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ON THE KNOWLEDGE OF CHARACTER.
It is astonishing, with all our opportunities and practice, how little we know of this subject. For myself, I feel that the more I learn, the less I understand it. : I remember, several years ago, a conversation in the Diligence coming from Paris, in which, on its being mentioned that a man had married his wife after thirteen years courtship, a fellowcountryman of mine observed, that “then, at least, he would be acquainted with her character;" when a Monsieur P inventor and proprietor of the Invisible Girl, made answer, “ No, not at all; for that the very next day she might turn out the very reverse of the character that she had appeared in during all the preceding time*.” I could not help admiring the superior sagacity of the French juggler, and it struck me then that we could never be sure when we had got at the bottom of this riddle.
*“ It is not a year or two shows us a man.”-ÆMILIA, in OTHELLO.
There are various ways of getting at a knowledge of character-by looks, words, actions. The first of these, which seems the most superficial, is perhaps the safest, and least liable to deceive: nay, it is that which mankind, in spite of their pretending to the contrary, most generally go by. Professions pass for nothing, and actions
be counterfeited: but a man cannot help his looks. “ Speech," said a celebrated wit, “was given to man to conceal his thoughts." Yet I do not know that the greatest hypocrites are the least silent. The mouth of Cromwell is pursed up in the portraits of him, as if he was afraid to trust himself with words. Lord Chesterfield advises us, if we wish to know the real sentiments of the person we are conversing with, to look in his face, for he can more easily command his words than his features. A man's whole life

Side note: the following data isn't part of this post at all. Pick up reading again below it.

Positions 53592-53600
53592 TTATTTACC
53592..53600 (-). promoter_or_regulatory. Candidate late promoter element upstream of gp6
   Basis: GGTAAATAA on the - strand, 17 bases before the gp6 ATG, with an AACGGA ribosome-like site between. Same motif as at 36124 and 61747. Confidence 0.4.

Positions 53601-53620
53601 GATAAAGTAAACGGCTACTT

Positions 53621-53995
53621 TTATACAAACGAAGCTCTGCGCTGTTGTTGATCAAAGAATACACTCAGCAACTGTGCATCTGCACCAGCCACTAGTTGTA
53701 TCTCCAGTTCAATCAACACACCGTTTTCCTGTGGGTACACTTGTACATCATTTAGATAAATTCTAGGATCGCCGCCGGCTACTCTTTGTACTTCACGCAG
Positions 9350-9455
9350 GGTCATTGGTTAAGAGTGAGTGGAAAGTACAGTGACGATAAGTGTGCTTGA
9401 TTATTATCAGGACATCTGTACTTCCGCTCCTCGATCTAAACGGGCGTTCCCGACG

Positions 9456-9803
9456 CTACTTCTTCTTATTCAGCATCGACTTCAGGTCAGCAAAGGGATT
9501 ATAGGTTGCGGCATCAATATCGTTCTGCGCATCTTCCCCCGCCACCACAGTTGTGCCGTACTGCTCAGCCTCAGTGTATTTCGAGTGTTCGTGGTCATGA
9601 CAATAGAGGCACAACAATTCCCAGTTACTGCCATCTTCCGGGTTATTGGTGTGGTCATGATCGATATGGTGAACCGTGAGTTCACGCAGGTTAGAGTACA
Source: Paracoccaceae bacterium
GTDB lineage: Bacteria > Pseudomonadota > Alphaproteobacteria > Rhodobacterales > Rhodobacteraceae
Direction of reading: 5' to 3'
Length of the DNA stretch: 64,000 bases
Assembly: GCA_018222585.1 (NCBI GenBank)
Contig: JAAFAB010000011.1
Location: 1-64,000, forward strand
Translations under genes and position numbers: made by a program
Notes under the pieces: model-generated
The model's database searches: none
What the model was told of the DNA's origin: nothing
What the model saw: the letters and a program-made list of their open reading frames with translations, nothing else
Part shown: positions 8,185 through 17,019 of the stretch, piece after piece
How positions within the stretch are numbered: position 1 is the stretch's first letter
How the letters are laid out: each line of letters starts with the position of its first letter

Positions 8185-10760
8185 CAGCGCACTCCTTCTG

be a lie to himself and others : and yet a picture painted of him by a great artist would probably stamp his true character on the canvas, and betray the secret to posterity. Men's opinions were divided, in their life-times, about such prominent personages as Charles V. and Ignatius Loyola, partly, no doubt, from passion and interest, but partly from contradictory evidence in their ostensible conduct: the spectator, who has ever seen their pictures by Titian, judges of them at once, and truly. I had rather leave a good portrait of myself behind me than have a fine epitaph. The face, for the most part, tells what we have thought and felt—the rest is nothing. I have a higher idea of Donne from a rude, half-effaced outline of him prefixed to his poems than from any thing he ever wrote. . Cæsar's Commentaries would not have redeemed him in my opinion,
, if the bust of him had resembled the Duke of
My old friend, Fawcett, used to say, that if Sir Isaac Newton himself had lisped, he could not have thought any thing of him. So I cannot persuade myself that any one is a great man, who looks like a fool. In this I wrong.
First impressions are often the truest, as we find (not unfrequently) to our cost, when we have been wheedled out of them by plausible professions br actions. A man's look is the work of years,
is stamped on his countenance by the events of his whole life, nay, more, by the hand of nature, and it is not to be got rid of easily. There is, as it has been remarked repeatedly, something in a person's appearance at first sight which we do not like, and that